01.05.1935 Adjutant Kriegsschule Dresden
24.03.1936 Gruppenleiter in 3.Abteilung (Fremde Heere) / Generalstab des Heeres
14.05.1936 - 31.07.1937 Gruppenleiter 4 in 3.Abteilung / Generalstab des Heeres
01.08.1937 - 07.08.1937 participated in the great Italian autumn maneuver in Liguria
12.10.1937 - 24.05.1940 Kommandeur Gebirgsjäger-Regiment 98 in Mittenwald
17.10.1939 - 25.10.1939 assigned to Attaché-Gruppe III / Generalstab des Heeres
28.10.1939 - 07.11.1939 assigned to Militär-Attaché in Rome (Enno von Rintelen)
24.05.1940 Führerreserve
31.05.1940 Führer 6. Gebirgs-Division
14.08.1940 - 15.01.1942 Kommandeur 6. Gebirgs-Division
27.04.1941 at the same time, Stadtkommandant von Athen
15.01.1942 Kommandierender General Gebirgskorps Norwegen (assumption on command 23.01.1942)
10.11.1942 - 23.10.1943 Kommandierender General XIX. Gebirgskorps (renamed)
24.07.1943 joined the NSDAP (effective 01.01.1943)
23.10.1943 Führerreserve, but:
24.10.1943-12.11.1943 Führer XXXX. Panzerkorps
28.10.1943 ineffective command as z.b.V. Offizier in the Führerhauptquartier
28.10.1943 transferred to Heeresgruppe Süd as Führer of Armeegruppe (ineffective);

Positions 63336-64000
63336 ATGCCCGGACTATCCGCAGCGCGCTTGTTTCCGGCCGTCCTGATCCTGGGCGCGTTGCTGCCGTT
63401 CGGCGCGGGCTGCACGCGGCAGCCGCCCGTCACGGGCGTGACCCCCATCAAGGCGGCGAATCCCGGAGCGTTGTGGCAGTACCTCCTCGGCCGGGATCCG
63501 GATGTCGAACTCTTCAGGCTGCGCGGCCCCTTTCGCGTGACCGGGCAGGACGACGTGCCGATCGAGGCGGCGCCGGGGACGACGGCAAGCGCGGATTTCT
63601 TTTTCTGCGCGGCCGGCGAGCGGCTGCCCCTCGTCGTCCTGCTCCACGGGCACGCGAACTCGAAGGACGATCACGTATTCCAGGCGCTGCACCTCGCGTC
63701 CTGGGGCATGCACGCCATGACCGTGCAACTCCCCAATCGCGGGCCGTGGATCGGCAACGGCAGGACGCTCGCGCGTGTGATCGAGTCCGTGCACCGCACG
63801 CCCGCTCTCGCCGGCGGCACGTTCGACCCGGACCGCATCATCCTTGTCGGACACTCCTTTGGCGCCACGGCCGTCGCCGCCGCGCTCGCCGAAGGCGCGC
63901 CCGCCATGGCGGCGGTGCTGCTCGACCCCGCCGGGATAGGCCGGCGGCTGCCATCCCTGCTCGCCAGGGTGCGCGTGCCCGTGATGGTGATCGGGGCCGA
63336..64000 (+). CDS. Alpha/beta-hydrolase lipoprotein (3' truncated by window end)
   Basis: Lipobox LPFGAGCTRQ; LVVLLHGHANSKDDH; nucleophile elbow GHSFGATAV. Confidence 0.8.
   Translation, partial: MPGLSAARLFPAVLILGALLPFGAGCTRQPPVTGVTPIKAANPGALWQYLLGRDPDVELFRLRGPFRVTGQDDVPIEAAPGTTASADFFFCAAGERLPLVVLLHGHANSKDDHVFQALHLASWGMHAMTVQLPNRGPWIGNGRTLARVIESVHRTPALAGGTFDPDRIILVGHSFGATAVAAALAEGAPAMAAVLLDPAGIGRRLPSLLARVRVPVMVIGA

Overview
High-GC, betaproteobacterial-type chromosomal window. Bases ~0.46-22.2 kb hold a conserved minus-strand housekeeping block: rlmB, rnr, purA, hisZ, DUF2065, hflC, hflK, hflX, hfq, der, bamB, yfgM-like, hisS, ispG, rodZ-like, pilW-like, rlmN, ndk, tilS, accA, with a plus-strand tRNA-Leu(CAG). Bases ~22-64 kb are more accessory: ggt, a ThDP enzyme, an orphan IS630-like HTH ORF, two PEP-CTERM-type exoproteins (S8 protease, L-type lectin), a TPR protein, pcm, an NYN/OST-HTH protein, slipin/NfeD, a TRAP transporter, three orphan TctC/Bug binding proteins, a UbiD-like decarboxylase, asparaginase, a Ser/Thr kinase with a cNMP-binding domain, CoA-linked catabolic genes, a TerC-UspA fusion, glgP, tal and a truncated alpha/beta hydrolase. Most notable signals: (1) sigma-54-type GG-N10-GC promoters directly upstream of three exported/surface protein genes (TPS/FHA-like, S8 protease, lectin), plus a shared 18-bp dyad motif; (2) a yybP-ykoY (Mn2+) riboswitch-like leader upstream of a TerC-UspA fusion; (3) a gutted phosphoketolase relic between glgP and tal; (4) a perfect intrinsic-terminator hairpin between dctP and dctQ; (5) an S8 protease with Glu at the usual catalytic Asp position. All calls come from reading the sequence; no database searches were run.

02.11.1943 submits report to OKH instead
22.11.1943 the commissioning of the leadership of the 6. Armee does not take effect (instead General der Artillerie Maximilian de Angelis was chosen)
12/14.11.-25.11.1943 Schörner's position at this time is unclear
25.11.1943 - 15.02.1944 Führer Gruppe Schörner (XXXX. Panzerkorps), also known as Armeeabteilung Nikopol: formed from XIX. Gebirgskorps and IV. Armeekorps (Gruppe Mieth), a total of 9 Infantry Divisions plus 24. Panzer-Division; later also XVII. Armeekorps (Kreysing)
02.03.1944 - 14.03.1944 mit der Stellvertreter Führer 17. Armee beauftragt (for Jaenecke)
15.03.1944 Chef NS-Führungsstabes / OKH (Feld- und Ersatzheer); serious disagreements with Bormann, who wanted to use "Alte Kämpfer" as NSFO. It was only with effect from 15.05.1944 that the successor, General der Gebirgstruppe Hengl, was appointed by the Führer's order dated 28.05 1944.
28.03.1944 Schörner's “Guidelines for the National Socialist Leadership in the Army” appear, according to which the ideological battle is superior to the enemy's superior weaponry
31.03.1944 mit der Führung der Heeresgruppe Südukraine beauftragt
06.05.1944 - 23.07.1944 Oberbefehlshaber Heeresgruppe Südukraine
23.07.1944 - 17.01.1945 Oberbefehlshaber Heeresgruppe Nord (exchange with Generaloberst Frießner)
17.01.1945 Oberbefehlshaber Heeresgruppe A. Arrival 18.01.1945 in Oppeln, Reichsverkehrsminister Dorpmüller and Rüstungsminister Speer are present
25.01.1945 - 08.05.1945 Oberbefehlshaber Heeresgruppe Mitte (renamed)
15.04.1945 Flies with his Heinkel He 111 from Josephstadt to Cottbus (3 Me 109 as escort), from there by car to Berlin; Hitler offers in vain to move the Führerhauptquartier to the Heeresgruppe Mitte
23.04.1945 Schörner received the Marschallstab from Hitler in Berlin in the evening and flew back from Gatow that night (according to Wolfgang Paul "The Final Battle in Germany"; other sources are silent on this)